I’m my personal experience, I found being at home much easier than working. The juggle is hard! Staying on top of my home, ensuring my daughter gets healthy home made food and being a diligent, hard working and committed employee, all while my child is top priority of everything is TOUGH.
Staying at home full time is not an option for us on a number of levels.
I appreciate everyone has different experiences but that’s mine.
High fiving you here, yes, yes and yes-I’ve actually blogged about this and would love to hear your thoughts, guilt is futile, we must be happy in order for our kids to and we are providing for them and setting an example. Loved this!
Thanks! Something I’m feeling rather passionate about at the moment.
I used to manage a large team of mainly women when I went back to work after having children. I made a point always to leave the office exactly on time with a big smile on my face and encouraged everyone to do the same. If I had more work to do, I would sneak it home in my bag rather than stay late as I didn’t want to set the example of a stay-late culture. Compromises all round, but you are right – we have to take responsibility for the effect of our own choices on other people. #TwinklyTuesday
I couldn’t agree more. I’ll confess I judged working mums before I had my son. I thought I would be a SAHM mum for several years and that that would be enough for me. Alas, I found I needed more. So I work part time and it suits me down to the ground. And now I make sure I never judge anyone – part time, full time or SAHMs. We are all just doing what is best for us and our families and that’s all that matters.
I love this post. I’ve been on three different sides of this! I didn’t take any time out of university after my daughter was born, and carried straight on as a student parent. I got a lot of judgement for that as it meant that she went into nursery young and people saw it as selfish. Then I went straight into full time work, and people said I was selfish for not spending any time with her. Then I became a stay at home mum, and people said I’m lazy and should be working, and am setting a bad example to my daughter! Sometimes, mums just can’t win whatever they do. We’re all just doing the best for our families – surely that’s something to be praised, not criticised!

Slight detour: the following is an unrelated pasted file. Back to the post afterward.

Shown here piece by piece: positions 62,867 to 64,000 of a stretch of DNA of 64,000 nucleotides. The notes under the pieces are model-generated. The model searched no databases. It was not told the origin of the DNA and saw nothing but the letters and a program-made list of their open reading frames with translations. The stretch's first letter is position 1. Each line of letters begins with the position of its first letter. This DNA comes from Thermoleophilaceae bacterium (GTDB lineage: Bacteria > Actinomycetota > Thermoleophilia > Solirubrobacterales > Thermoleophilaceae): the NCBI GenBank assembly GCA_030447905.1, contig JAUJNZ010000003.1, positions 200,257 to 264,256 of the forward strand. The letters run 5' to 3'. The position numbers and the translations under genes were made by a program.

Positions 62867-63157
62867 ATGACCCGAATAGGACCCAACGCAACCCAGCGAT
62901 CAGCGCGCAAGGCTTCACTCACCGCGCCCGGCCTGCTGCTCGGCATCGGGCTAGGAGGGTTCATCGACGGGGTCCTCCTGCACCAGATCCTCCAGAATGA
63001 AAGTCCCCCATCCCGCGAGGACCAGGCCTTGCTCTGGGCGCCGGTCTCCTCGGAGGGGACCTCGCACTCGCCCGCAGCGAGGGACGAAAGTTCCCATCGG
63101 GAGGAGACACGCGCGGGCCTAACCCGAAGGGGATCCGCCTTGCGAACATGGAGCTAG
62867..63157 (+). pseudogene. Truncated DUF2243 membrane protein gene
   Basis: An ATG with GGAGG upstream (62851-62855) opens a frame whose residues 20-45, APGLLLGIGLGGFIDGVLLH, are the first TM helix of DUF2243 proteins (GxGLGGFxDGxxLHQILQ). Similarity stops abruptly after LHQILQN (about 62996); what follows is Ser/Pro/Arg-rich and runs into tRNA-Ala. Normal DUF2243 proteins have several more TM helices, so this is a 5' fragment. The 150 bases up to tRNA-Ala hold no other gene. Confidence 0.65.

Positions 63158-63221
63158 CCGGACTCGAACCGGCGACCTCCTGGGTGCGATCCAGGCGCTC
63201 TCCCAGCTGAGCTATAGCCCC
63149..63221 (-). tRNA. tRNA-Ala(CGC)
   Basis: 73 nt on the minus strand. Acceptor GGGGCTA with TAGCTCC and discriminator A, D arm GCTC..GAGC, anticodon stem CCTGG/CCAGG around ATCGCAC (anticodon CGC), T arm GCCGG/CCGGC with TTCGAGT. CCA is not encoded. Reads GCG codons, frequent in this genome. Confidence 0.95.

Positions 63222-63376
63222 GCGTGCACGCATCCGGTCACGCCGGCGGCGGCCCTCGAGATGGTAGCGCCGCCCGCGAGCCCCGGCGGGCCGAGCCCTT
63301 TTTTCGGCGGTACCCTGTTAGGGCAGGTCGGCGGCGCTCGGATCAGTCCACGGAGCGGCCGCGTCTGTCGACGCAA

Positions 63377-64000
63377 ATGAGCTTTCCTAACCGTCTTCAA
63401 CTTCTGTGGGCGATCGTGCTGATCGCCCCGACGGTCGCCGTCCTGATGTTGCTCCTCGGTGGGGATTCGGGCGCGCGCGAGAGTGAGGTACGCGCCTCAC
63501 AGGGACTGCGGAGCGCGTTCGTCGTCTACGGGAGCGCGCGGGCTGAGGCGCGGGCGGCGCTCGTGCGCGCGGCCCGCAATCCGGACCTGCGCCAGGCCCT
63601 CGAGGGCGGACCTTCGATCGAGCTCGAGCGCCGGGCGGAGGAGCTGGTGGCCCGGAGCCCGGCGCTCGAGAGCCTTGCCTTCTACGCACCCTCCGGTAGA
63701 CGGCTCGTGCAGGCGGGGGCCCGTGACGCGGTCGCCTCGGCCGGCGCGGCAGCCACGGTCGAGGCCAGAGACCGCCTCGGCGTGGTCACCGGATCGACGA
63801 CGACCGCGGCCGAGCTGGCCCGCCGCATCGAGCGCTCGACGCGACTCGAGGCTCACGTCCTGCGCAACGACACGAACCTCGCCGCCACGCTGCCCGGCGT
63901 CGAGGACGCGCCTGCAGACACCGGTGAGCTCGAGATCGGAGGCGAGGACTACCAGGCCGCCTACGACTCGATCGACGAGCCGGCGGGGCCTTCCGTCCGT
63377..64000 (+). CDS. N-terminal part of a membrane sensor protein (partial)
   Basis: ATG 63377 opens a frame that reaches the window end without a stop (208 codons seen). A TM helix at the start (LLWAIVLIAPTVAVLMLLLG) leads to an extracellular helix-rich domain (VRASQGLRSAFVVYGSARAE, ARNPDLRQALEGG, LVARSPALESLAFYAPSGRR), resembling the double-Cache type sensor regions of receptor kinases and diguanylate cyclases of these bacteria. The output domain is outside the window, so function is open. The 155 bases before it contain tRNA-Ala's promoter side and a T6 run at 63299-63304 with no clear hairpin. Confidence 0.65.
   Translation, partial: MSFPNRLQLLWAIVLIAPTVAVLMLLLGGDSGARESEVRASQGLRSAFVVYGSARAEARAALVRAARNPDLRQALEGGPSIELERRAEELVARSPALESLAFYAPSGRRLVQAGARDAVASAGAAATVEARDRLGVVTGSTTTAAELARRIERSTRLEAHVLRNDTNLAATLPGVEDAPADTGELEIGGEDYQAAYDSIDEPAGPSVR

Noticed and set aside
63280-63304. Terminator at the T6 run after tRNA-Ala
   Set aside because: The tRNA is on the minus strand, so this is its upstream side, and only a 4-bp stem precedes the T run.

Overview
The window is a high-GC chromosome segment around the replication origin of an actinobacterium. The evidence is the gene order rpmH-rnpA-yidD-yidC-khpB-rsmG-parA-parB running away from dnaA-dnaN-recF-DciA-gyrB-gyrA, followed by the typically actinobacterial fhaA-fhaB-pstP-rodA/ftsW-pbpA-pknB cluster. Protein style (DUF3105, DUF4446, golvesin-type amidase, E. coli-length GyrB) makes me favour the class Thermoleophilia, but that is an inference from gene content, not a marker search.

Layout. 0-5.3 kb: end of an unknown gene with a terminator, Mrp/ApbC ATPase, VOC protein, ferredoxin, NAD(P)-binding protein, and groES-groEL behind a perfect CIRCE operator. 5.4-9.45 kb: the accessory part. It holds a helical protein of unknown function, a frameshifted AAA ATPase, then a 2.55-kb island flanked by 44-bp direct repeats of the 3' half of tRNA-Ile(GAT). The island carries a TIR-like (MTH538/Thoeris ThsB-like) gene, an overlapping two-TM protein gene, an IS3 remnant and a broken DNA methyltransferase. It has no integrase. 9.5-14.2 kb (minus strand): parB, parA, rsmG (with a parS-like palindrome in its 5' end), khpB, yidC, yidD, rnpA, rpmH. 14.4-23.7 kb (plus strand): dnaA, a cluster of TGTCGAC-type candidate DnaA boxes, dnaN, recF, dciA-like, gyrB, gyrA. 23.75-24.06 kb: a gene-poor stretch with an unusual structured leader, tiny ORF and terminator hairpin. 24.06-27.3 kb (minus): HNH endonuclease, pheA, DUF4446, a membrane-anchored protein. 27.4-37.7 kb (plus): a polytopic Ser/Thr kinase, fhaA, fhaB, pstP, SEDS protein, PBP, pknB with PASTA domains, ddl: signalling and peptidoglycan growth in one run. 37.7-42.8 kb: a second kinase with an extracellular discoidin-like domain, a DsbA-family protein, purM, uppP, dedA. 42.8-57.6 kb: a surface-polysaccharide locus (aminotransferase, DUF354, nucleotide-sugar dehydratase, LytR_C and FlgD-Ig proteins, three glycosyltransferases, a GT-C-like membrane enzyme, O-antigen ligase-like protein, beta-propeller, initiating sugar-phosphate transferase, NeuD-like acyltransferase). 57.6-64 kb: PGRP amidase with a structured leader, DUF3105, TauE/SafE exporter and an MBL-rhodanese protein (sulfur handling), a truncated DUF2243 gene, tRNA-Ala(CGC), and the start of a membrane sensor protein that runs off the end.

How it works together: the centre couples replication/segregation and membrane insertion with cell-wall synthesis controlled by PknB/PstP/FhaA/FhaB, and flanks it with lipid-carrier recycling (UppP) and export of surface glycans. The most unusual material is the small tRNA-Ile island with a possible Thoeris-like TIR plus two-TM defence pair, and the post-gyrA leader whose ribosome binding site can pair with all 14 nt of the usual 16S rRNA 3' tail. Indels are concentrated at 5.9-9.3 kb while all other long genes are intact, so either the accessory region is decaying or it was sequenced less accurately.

People are so judgemental aren’t they? You’re damned if you do, you’re damned if you don’t. And to be honest, *whatever* route you choose to take ALL of them are hard!! I work from home and trying to juggle home and work and get a separation is a NIGHTMARE! But we do what we have to, to get by don’t we? Great post 🙂 Thanks so much for linking up with us for #TwinklyTuesday, we really appreciate it 🙂 xx
I think working mums are judged just as much as those who choose to stay at home! I stay at home with my four children (we simply cannot afford child care) and I am judged every single day for this decision. I have people who tell me that I am setting my children a bad example by not being a strong, working woman and that I should be a better role model. It’s just awful how judgemental people are, I think as mums we must develop a thick skin and do whats right for us and our children. #AnythingGoes
As a first time mum who had to leave her 8 week old in the care of others to go back to work, I have nothing but love for this post. I’ve seen so many people posting on social media judging mums who go back to work and I’ve never, ever understood why. To say we are supposed to be in this parenthood thing together, there’s a lot of harsh opinions being thrown around everywhere. We all do what’s best for us and our little ones and whilst a lot of us would love to stay at home all day with the kids, we can’t. Keep doing what you’re doing, because it works for you 🙂 #AnythingGoes
I always thought id be a working mum but then life happened and I became a SAHM. Not what I expected and now I’m looking at going back I feel a different type of guilt. Guilt on my second baby that I’m not planning on spending as long off with him. Guilt on my first that I don’t make the most of every day. Guilt on my husband thayi don’t financially contribute.
Guilt. Guilt. Guilt.
I’m sure they sent me out the hospital with it when I became a mum!